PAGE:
‘Ageing is a disease, disease is suffering, and suffering should be minimized.’ Old age as an equivalent of suffering to be eliminated, is a well-known scheme of thought in contemporary culture. This ‘suffering from old age’ argument, however, as is argued in the first section of this article, obscures and denies the reality and complexity of the human condition and the place of suffering in it. Old age is to be understood as the radicalization and intensification of the human condition. Suffering in old age, as argued in the second part, can therefore best be conceived in terms of existential threats to the integrity of the self. It entails the embodied experience of the broken dialogue between the self and the world, often perceived as a lack of control and as loss. Suffering, perceived in this way, seems to be permanent to the human condition. It induces the search for meaning. In the context of unavoidable suffering, a ‘presence approach’, instead of an interventionist attitude, is required.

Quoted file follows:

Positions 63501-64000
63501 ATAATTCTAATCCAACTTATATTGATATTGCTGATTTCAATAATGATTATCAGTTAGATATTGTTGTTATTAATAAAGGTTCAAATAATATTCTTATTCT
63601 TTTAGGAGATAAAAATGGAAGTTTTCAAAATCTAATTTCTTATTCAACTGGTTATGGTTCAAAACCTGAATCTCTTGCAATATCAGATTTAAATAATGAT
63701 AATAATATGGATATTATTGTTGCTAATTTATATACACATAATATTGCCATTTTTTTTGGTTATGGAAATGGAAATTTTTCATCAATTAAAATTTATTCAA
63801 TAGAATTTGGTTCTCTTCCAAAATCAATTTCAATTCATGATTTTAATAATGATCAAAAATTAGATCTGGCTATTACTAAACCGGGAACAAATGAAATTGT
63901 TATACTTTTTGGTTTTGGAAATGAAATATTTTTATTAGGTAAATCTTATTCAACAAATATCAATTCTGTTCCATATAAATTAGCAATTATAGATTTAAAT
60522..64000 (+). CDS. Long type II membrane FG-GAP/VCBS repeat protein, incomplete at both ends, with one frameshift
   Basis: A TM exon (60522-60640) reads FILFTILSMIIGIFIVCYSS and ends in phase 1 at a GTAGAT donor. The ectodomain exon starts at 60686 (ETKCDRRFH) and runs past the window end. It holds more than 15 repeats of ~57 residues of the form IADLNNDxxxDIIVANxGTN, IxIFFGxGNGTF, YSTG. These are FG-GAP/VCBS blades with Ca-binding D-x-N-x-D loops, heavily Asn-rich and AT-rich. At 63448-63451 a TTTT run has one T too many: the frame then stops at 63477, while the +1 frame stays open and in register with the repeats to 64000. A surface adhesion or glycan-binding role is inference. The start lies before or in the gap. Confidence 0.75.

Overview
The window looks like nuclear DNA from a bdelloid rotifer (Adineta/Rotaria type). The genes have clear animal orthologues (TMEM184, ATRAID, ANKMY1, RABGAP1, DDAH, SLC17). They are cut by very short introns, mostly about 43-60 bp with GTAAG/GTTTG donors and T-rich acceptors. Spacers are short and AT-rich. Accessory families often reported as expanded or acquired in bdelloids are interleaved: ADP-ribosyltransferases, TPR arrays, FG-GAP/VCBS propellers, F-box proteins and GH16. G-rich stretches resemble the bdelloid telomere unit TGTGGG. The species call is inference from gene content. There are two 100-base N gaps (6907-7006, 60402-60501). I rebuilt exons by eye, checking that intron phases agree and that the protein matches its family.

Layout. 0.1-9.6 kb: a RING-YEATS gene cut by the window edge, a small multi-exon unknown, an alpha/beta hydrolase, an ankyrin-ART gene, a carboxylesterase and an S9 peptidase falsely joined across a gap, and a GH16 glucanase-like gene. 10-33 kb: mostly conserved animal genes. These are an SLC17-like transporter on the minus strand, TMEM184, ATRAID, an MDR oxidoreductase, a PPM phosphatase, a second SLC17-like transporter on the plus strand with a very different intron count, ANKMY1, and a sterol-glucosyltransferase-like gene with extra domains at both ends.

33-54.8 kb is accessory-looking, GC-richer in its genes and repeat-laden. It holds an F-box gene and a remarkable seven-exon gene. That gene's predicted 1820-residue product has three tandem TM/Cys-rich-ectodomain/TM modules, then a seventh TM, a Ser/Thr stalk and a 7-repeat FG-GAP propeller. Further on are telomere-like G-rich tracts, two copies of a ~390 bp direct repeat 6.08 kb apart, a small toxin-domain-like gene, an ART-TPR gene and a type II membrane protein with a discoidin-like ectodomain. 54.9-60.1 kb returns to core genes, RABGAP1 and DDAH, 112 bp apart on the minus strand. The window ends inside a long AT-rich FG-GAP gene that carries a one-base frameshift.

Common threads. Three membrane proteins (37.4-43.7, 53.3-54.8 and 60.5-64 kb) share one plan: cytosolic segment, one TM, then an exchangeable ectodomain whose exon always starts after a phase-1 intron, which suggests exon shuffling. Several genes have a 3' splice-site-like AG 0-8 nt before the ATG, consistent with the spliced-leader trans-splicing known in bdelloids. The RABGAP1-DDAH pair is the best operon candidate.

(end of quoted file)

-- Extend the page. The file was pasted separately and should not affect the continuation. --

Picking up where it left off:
- Existential Themes